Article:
Ways to Reduce Storage Costs and Free Up Floor Space

by | Oct 2, 2014 | Electronic Records, Retention Wizard | 0 comments

Storing and managing physical records has always been a challenging task. Unfortunately, it just keeps getting harder. Despite the promise that paper would go the way of dodo in the electronic age, the volume of physical records has been increasing at a steady rate. In fact, the reality is quite the opposite.

Commercial real estate costs are once again on the rise, which is another factor putting the squeeze on paper records. These 2 factors, together, are forcing records manager around the country to address the paper issue.

This week, we have outlined a few storage and filing practices to help you free up floor space and reduce the cost of storing physical records.

Off-site and near-site storage

If you wish to cut down on storage cost, storing records outside your main operational center would be a great option. Active records can be placed in near-site storage. You can also choose to move active records to a third-party facility. Inactive records, on the other hand, can be transferred to off-site storage.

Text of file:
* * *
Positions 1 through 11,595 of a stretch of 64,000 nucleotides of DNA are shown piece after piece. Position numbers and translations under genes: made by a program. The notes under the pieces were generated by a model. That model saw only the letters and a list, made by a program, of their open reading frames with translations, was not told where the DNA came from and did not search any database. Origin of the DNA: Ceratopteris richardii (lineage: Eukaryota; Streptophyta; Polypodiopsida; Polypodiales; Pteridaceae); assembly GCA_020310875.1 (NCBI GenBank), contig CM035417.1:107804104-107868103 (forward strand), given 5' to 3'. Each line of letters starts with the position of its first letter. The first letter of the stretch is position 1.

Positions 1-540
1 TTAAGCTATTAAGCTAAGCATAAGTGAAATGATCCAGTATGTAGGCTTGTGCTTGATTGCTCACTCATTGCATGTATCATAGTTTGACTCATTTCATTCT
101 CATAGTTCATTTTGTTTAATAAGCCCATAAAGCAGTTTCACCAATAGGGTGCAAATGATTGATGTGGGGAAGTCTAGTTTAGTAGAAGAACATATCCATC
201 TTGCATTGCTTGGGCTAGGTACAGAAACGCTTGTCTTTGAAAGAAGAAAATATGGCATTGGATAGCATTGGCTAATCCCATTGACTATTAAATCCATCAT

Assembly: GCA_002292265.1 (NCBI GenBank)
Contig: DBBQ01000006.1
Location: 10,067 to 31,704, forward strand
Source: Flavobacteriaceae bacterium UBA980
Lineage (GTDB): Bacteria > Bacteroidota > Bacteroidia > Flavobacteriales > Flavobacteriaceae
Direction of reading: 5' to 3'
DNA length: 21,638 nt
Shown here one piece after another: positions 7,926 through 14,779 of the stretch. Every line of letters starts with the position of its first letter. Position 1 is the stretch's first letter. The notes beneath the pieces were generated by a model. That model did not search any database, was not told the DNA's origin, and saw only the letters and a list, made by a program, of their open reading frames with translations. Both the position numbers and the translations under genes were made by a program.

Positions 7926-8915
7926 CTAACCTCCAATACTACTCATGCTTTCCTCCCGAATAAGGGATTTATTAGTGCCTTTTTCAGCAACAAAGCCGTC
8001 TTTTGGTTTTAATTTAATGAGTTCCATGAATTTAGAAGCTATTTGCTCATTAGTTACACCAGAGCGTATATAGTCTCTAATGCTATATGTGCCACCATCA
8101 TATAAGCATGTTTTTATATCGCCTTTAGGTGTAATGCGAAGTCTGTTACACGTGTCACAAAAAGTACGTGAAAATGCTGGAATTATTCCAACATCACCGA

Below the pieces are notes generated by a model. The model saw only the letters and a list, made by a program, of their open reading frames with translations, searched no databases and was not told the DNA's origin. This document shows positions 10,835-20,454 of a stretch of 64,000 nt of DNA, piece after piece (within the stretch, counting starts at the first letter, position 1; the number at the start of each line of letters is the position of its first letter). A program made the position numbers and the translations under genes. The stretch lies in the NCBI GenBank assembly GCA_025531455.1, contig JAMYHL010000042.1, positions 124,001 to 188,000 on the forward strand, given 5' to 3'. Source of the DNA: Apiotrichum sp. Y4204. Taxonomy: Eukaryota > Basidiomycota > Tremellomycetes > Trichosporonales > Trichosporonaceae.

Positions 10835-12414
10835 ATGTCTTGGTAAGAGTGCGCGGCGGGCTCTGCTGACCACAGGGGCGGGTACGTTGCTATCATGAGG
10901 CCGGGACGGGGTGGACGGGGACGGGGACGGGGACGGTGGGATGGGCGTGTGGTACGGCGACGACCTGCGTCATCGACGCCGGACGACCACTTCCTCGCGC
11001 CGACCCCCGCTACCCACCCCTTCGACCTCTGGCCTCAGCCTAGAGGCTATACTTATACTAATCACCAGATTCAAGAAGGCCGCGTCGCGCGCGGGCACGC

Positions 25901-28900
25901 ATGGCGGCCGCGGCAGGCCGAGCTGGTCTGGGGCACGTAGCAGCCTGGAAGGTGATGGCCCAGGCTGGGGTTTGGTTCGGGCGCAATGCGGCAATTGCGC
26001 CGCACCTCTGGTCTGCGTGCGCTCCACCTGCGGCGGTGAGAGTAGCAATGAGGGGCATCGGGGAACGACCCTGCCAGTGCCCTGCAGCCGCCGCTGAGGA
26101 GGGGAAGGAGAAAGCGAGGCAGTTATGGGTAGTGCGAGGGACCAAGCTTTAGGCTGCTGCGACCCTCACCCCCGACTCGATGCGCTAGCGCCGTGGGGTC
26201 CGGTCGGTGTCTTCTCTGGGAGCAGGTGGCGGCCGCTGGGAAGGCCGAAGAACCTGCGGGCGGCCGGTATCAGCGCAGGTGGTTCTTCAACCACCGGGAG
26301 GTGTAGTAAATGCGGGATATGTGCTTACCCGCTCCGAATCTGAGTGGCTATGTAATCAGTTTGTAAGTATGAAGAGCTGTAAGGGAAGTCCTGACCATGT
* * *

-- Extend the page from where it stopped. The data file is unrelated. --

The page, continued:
Records classification

This is the key to an effective records management program. By dividing the records into different categories, it makes it easier to identify and pull out records when you need them.

Records retention schedule

By knowing which class a record belongs to, it would be easier for everyone to set the retention schedule based on the legal requirement for the business activities which they support. Additionally, by knowing how long the records should be retained, it prevents the unnecessary storage of expire records.

Records destruction

Disposal of expired records is one of the simplest, yet effective ways of reducing both storage cost and space at the same time. Unfortunately, a lot of organizations are hesitant to push through with this step due to uncertainty and the lack of approval for document destruction and disposal.

To eliminate doubt, it would be best to establish clear policies for document destruction. This is also beneficial as it will serve as a legal evidence in case the destruction process is called into question.


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